Bindery Automation — Operator Friendly
"In the past, there was just one standard packer available for a folder. Now, manufacturers are coming out with specialty packers configured to handle different work," Walecha says. His company is a trade binder that offers basic services such as cutting, folding, stitching and perfect binding, as well as some specialty work. Located in Broadview, IL, the 150-employee shop handles runs from 500 to 1,000 pieces on the low end up to multimillion-sheet runs.
Equally impressive advances have been made in cutting operations, the execs report.
"All of the equipment we are operating with today has some form of computerized or electronic controls," Rickard says. "Even our old cutters from the 1950s now have black boxes on them. These retrofitted computers control the backgauge. We just program in the cuts, and setup takes minutes instead of half an hour or up to a couple hours for some complicated jobs. Our cutting accuracy and consistency has improved, too."
There are material-handling benefits to be gained in the cutting area, as well, notes Gary Markovits, president of E&M Bindery in Clifton, NJ. The company's primary services include mechanical binding, perfect binding, folding and tabbing.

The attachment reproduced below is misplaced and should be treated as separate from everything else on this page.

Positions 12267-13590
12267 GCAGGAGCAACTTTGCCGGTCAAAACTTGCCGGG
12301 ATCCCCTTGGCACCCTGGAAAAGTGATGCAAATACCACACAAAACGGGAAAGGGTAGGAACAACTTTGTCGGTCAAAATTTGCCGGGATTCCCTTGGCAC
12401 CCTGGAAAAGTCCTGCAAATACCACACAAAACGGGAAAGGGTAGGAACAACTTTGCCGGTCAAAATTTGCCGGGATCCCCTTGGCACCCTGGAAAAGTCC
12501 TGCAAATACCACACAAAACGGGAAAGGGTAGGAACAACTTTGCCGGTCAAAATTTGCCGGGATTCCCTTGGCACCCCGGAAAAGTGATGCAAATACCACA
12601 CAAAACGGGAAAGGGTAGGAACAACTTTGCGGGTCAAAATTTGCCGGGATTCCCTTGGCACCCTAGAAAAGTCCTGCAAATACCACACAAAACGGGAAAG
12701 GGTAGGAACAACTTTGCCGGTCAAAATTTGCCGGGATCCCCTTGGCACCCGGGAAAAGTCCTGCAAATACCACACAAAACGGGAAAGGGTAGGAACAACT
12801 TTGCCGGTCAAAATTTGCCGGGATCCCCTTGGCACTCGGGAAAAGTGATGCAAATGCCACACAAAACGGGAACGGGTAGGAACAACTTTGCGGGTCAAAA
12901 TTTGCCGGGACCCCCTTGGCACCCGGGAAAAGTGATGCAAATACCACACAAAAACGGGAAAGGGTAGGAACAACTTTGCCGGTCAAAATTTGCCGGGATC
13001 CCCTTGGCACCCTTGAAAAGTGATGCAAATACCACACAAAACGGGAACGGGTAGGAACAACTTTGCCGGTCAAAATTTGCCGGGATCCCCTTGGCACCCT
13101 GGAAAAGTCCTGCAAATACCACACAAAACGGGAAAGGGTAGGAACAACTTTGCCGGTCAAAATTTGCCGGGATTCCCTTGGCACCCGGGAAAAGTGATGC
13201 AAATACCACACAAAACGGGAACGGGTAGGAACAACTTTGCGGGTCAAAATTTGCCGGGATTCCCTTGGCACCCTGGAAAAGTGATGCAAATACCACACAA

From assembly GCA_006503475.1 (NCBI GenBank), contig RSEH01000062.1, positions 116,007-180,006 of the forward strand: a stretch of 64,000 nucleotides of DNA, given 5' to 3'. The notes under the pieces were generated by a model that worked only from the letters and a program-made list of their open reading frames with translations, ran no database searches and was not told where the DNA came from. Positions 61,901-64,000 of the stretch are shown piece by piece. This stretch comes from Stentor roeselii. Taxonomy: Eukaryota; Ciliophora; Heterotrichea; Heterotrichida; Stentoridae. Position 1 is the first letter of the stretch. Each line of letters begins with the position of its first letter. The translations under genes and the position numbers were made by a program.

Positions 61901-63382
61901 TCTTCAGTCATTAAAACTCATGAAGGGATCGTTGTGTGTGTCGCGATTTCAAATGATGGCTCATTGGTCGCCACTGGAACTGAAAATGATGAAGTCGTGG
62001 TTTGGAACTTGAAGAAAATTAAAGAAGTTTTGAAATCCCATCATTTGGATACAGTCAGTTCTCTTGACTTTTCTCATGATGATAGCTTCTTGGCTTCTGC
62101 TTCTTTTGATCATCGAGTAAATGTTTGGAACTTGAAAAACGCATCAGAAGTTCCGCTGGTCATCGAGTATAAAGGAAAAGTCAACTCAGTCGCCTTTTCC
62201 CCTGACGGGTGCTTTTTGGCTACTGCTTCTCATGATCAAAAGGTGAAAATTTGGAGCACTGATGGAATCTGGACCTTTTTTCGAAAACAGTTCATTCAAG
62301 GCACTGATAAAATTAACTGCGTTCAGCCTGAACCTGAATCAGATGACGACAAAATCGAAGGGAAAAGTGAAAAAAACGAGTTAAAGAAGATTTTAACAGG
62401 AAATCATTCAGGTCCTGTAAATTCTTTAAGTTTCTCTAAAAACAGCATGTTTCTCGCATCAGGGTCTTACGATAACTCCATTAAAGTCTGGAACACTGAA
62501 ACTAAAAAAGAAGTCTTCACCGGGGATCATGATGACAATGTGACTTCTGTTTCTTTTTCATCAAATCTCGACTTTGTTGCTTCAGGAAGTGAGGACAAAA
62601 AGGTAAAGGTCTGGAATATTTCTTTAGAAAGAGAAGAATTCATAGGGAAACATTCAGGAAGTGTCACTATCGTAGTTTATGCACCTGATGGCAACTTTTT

Speeding to the Finish
"We installed a Polar cutter with the Transomat system from Heidelberg USA," Markovits explains. "The system automatically palletizes items being cut. It keeps products rotated correctly and automatically rejects bad pieces. Adding this equipment has sped up our cutting operations by 30 to 40 percent."
While Olympic Bindery has yet to make the leap, Walecha is particularly intrigued with the automatic counting features of material handling systems for cutters. The traditional, manual counting method of stabbing tabs into piles is not very accurate, he says, especially with thinner papers. Counts can be off by as much as 5 to 10 percent.
"The paper handling systems have scales and accurately calculate counts based on weight," Walecha points out. "However, since we have nine paper cutters, upgrading would require a big investment." He says he doesn't want to get into a situation where only a couple of the shop's machines have been upgraded and the rest of the operators are left to struggle along the old-fashioned way.